- Cape student sues, accuses school officials of slamming her to ground multiple times (04/28/16)47
- Neelys Landing man shot, killed by highway patrol trooper after traffic stop (05/01/16)42
- Bob Evans restaurant in Cape Girardeau among chain's 21 closings (04/26/16)9
- Missouri House votes to allow concealed weapons without permits (04/28/16)8
- Police report filed, but no charges in incident at Cape Central (04/29/16)40
- Two hurt in motorcycle wreck on Interstate 55 (04/25/16)1
- 2016 All-Missourian Boys Basketball (04/29/16)
- Senator introduces bill for I-57 that would connect Sikeston with Little Rock (04/28/16)4
- Law firm requests information about Cape's traffic cameras (04/25/16)3
- Local lawmakers split over failed medical marijuana bill; voters may have a say (04/26/16)19
State budget, economic development discussed at First Friday Coffee
Balancing a budget is the most pressing issue in the Missouri legislature, state Rep. Steve Tilley said Friday.
"We have a responsibility to pass a balanced budget," Tilley told businessmen and women during the monthly Cape Girardeau Chamber of Commerce's First Coffee. "We expect each and every family to live within their means and we expect the legislature to do the same."
Tilley and state Sen. Kevin Engler discussed a variety of issues facing the state legislature during the chamber's annual legislative update.
In addition to the budget, Tilley and Engler said that economic development will be a key to stimulating growth within the state. Missouri's July unemployment rate stands at 9.3 percent, an increase from 6.4 percent in July 2008. The Associated Press reported that unemployment is projected to rise above 10 percent throughout 2010.
A recent economic forecast study by Creighton University in Creighton, Neb., said that out of nine states in the Mid-America region, Missouri ranked above average. For the second consecutive month the state scored above average for economic growth.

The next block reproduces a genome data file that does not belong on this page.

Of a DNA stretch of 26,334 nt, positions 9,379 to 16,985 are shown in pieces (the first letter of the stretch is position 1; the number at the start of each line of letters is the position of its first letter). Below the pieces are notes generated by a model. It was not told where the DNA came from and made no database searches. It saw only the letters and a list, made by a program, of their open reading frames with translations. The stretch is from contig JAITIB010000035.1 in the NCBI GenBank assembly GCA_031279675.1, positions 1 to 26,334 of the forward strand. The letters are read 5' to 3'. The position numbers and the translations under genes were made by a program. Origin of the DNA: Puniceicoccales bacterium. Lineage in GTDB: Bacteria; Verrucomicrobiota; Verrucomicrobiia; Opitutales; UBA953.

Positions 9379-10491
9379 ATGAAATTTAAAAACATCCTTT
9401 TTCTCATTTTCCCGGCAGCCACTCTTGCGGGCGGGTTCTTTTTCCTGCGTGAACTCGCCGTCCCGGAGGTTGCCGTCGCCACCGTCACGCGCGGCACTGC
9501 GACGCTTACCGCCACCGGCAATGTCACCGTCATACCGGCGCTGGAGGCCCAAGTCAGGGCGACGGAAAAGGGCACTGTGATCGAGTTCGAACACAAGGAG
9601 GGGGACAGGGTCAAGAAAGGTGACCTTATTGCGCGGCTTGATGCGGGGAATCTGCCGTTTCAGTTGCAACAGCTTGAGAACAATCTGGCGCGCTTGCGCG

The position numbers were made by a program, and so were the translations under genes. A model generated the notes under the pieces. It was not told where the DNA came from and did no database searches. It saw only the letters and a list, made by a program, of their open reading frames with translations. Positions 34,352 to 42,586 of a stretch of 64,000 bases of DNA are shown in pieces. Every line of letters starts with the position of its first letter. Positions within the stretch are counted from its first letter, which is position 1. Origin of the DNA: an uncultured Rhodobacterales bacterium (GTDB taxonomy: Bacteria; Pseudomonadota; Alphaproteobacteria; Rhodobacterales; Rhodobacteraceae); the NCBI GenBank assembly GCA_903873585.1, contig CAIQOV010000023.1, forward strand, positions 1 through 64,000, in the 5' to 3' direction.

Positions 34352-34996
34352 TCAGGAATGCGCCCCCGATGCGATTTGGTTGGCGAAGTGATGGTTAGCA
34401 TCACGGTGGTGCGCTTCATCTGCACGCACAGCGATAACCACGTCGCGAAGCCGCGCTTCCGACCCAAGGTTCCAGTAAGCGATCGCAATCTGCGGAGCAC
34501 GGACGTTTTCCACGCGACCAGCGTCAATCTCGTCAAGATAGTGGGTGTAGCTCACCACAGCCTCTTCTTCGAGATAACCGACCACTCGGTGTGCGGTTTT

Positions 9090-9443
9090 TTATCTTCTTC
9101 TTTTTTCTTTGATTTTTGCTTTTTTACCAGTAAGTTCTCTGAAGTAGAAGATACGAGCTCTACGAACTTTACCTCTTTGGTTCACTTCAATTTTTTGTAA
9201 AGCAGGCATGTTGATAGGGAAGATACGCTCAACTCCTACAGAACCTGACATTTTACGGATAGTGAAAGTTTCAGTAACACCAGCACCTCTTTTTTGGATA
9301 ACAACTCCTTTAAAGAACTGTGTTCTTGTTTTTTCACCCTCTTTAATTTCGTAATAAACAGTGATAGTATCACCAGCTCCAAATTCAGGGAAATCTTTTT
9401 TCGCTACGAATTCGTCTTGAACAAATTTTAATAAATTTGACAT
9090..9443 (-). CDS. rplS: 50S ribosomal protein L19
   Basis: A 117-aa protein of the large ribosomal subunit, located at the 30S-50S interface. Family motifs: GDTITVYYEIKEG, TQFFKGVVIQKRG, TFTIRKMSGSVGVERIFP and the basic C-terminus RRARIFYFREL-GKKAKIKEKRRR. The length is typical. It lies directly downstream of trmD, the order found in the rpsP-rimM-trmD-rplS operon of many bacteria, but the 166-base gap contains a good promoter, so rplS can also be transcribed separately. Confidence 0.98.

Tilley said the Quality Jobs Program, which was signed into law by Gov. Jay Nixon on June 4, is a key component to encouraging small business. The legislation increases the cap on tax credits for business each year from $60 million to $80 million, provides funding for pre-employment training and increases the cap on tax credits for large-scale development from $15 million to $25 million.
"The only way to get out of a tough time is to work," Tilley said.
Engler added that the legislature would not raise taxes in the next three years. He said a tax increase would hurt job growth.
"Profit is what drives the economy," Engler said. "When you lose sight of that fact you'll always be in a constant economic crisis."
The third issue of importance is quality education, Engler said. He said those who drop out of school or score poorly on tests affect the economic future of the state.
"If we can't solve the problem now, we'll pay for it later," Engler said. "Even though you may not live in a district that underperforms, it affects all of you because you can't expect companies to locate here if you don't have a quality educated work force."
During his introduction of both legislators, Chamber of commerce president and CEO John Mehner said that while a constituent may not agree with the views and voting record of their state legislators, their representatives "take that responsibility very seriously and are wanting to do the right thing for you."
1333 N. Sprigg St., Cape Girardeau, MO